Birthday: May 28, 1888
Quotes By Jim Thorpe
Died At Age: 64
Sun Sign: Gemini
Also Known As: James Francis Thorpe
Born in: Pottawatomie County, Oklahoma
Famous as: Athlete
Spouse/Ex-: Freeda V. Kirkpatrick, Iva Margaret Miller, Patricia Askew
father: Hiram P. Thorpe
mother: Charlotte Vieux
children: Carl, Charlotte, Gale, Grace, Jim Jr., John, Richard, William
Died on: March 28, 1953
place of death: Lomita
U.S. State: Oklahoma
education: Carlisle Indian School, Pennsylvania (1903-12), Haskell Indian Nations University
awards: 1911 - All American Honors
1912 - All American Honors
1912 - Gold Medal in Pentathlon at Olympics
1912 - Gold Medal in Decathlon at Olympics
Often regarded as the greatest athlete of the 20th century, James Francis “Jim” Thorpe was a versatile athlete who excelled in a wide number of sports. He was an Olympic gold medalist in pentathlon and decathlon. In addition, he had played football during his college days and also played baseball and basketball at the professional level. He started playing football while at school and eventually branched out into other sports as well. One of his earliest coaches was the football legend, Glenn “Pop” Warner who helped to mould the youngster into a formidable competitor. After his Olympic win, the King of Sweden congratulated him, calling him the greatest of all athletes in the world. However, his Olympic titles were taken away after it was revealed that he had played professional baseball before competing in the Olympics. This violated the amateurism rules of the Olympic. However, his Olympic achievements were restored to his credit 30 years after his death. The strong and healthy athlete participated in competitive sports until the age of 41. But life was not always kind to him. He struggled to make ends meet during his final years and became a victim to alcoholism which ruined his health and well being.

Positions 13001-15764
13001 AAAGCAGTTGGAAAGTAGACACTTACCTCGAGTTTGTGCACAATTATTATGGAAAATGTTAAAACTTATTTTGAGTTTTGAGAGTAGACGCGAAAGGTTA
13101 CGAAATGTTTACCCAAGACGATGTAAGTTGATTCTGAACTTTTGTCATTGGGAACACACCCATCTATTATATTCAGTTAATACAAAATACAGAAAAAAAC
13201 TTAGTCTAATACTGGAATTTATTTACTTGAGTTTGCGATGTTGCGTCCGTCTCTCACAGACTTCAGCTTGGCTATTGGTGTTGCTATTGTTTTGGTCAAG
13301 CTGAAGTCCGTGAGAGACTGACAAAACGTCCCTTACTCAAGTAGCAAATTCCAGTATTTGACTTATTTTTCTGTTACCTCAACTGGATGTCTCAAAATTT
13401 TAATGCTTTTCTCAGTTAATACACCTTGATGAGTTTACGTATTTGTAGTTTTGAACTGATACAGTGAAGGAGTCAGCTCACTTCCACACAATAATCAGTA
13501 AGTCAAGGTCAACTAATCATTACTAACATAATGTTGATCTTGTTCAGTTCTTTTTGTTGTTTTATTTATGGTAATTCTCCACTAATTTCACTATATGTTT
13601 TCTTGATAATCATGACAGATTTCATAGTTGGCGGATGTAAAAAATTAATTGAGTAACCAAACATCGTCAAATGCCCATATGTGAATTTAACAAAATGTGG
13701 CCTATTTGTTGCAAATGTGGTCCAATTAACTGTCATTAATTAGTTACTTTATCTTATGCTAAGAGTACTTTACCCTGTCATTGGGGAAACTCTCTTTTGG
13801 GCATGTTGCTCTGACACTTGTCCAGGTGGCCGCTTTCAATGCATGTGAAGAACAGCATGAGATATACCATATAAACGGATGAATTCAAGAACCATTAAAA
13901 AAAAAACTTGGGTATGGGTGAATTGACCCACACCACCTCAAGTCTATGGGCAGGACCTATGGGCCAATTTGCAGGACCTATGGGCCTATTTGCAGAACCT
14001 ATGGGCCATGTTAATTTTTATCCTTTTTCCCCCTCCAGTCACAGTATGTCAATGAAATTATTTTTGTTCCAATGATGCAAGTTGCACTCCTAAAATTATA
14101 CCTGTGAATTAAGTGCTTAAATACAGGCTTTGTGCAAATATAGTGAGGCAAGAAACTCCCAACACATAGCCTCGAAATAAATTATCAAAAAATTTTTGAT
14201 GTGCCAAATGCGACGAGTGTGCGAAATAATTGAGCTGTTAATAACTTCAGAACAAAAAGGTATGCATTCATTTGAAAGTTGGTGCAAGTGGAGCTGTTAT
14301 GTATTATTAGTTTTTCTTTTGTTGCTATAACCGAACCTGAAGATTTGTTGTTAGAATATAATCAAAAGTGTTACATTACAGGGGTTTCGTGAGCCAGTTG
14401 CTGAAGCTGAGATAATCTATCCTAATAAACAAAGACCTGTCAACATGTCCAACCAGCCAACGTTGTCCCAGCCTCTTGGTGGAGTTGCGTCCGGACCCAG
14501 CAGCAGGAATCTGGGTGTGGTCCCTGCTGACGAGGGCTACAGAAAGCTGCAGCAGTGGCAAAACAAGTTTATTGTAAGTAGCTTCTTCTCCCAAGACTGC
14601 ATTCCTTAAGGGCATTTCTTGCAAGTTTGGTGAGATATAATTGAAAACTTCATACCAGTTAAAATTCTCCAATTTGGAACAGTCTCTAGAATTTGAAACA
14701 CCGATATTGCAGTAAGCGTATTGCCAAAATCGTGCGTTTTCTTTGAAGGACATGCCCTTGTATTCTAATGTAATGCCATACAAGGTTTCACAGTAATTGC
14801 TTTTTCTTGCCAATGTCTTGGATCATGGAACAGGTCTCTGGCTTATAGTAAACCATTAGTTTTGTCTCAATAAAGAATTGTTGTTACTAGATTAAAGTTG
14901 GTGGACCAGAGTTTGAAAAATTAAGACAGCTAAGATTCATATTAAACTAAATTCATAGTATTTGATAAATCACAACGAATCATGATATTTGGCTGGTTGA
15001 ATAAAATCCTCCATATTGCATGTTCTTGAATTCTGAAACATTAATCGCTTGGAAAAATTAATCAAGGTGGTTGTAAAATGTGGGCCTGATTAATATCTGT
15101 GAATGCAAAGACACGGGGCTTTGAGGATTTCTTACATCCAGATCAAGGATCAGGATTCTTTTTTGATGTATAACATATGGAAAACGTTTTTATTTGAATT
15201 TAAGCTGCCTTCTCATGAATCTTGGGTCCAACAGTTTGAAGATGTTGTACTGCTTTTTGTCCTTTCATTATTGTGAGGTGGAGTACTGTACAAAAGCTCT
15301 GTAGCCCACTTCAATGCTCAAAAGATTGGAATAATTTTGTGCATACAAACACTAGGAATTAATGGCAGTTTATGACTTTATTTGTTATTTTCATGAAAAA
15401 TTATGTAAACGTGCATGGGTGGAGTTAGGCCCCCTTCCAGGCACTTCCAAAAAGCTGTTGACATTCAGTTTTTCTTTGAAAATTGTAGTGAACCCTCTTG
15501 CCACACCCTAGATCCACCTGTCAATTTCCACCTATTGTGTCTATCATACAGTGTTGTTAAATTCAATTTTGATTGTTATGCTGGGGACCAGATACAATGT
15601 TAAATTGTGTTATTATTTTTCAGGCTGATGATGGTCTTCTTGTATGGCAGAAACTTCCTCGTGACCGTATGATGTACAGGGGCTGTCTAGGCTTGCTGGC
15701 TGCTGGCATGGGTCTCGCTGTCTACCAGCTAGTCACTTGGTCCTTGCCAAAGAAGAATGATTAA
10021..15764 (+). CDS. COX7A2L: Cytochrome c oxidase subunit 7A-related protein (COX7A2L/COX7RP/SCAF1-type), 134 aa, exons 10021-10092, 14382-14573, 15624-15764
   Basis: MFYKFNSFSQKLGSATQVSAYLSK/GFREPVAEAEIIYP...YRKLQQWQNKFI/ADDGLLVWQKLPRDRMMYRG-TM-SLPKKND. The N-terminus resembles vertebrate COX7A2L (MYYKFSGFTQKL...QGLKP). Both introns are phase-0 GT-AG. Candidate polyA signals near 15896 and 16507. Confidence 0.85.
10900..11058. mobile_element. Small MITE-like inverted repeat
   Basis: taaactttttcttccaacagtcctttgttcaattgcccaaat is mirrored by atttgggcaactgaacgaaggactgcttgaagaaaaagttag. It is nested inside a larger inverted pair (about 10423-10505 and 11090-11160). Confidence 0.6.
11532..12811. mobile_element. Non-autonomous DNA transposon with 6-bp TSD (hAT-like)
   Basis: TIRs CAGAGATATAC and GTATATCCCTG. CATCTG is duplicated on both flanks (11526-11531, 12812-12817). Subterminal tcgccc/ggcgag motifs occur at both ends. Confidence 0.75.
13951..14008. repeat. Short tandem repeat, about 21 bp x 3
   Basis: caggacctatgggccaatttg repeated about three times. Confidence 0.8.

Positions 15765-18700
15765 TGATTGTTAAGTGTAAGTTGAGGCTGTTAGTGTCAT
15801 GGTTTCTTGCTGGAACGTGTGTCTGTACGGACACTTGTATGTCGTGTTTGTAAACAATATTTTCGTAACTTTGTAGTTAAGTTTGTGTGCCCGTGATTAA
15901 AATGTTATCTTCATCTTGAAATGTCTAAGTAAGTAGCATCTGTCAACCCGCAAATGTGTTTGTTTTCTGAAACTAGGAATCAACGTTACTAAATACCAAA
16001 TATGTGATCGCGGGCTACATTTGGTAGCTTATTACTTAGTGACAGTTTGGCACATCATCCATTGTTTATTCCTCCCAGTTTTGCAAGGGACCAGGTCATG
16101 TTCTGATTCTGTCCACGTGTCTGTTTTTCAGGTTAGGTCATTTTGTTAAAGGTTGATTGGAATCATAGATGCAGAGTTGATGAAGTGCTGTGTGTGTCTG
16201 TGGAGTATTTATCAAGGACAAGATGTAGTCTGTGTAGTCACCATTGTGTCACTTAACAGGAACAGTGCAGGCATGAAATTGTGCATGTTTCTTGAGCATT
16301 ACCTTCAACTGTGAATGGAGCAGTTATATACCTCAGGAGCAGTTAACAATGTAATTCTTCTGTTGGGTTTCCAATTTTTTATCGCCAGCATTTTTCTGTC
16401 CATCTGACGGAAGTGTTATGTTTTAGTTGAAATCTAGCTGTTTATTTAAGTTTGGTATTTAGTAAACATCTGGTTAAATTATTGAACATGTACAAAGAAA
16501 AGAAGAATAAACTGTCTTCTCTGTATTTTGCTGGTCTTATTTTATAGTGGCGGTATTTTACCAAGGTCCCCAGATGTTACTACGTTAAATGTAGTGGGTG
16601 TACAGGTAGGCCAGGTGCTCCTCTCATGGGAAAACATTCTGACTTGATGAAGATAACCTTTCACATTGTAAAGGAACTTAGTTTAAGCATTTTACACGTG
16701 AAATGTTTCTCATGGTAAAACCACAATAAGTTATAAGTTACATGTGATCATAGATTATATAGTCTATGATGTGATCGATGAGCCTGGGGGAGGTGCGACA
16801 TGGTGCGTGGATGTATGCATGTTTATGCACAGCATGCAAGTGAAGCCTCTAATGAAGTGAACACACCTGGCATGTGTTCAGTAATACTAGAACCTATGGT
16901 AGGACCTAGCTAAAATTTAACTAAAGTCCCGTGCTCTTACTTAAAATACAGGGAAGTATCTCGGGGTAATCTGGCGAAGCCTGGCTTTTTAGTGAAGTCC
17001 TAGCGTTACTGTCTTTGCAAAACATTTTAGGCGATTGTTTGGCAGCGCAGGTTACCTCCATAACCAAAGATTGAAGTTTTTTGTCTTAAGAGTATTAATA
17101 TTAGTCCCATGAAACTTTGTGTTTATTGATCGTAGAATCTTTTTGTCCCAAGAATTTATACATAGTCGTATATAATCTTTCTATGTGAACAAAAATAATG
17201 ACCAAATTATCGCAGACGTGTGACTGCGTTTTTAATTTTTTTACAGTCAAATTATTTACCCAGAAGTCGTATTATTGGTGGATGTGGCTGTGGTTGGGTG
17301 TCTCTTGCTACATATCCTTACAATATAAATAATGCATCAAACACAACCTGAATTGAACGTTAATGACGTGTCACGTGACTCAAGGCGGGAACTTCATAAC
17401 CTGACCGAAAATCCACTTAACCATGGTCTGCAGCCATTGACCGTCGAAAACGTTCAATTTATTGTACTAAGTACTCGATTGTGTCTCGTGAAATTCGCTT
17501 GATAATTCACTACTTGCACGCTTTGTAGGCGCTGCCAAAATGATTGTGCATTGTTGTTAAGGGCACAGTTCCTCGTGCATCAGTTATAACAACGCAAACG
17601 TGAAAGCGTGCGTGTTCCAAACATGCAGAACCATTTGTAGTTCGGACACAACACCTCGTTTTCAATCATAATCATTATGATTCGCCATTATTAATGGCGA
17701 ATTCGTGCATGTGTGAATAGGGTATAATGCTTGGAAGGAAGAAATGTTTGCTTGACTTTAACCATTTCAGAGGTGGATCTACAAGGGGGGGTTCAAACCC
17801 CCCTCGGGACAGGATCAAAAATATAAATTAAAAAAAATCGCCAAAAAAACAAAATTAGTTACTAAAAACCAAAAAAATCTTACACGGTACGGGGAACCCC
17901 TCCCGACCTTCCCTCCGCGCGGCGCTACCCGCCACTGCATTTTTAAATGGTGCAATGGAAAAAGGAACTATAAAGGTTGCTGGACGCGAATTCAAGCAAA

Childhood & Early Life
The details of his childhood are often disputed—the exact facts about his date of birth or birth place have not been verified. His parents were of mixed ancestry. His father was Hiram Thorpe, a farmer, while his mother was Charlotte Vieux. He was raised according to native Indian customs.
He went to the Sac and Fox Indian Agency School before being sent off to the Haskell Institute, an Indian boarding school in Kansas.
He became depressed after his mother died while he was still young and left home after arguing with his father; however, he returned to his father when he was 16 and resumed his education at the Carlisle Indian Industrial School.
During his school days he stood out from his peers due to his phenomenal athletic abilities. The legendary football coach Glenn “Pop” Warner noticed his abilities and coached him.
Another tragedy struck Jim when his father died leaving him orphaned.
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The concrete records of his achievements date from 1907. As a student in high school and college, he participated in competitive football, baseball, and lacrosse.
He received considerable attention in 1911 when as a football player, he scored all his team’s field goals and a touchdown in an 18-15 win over the Harvard, a top ranked team in those days. His team finished the season 11-1.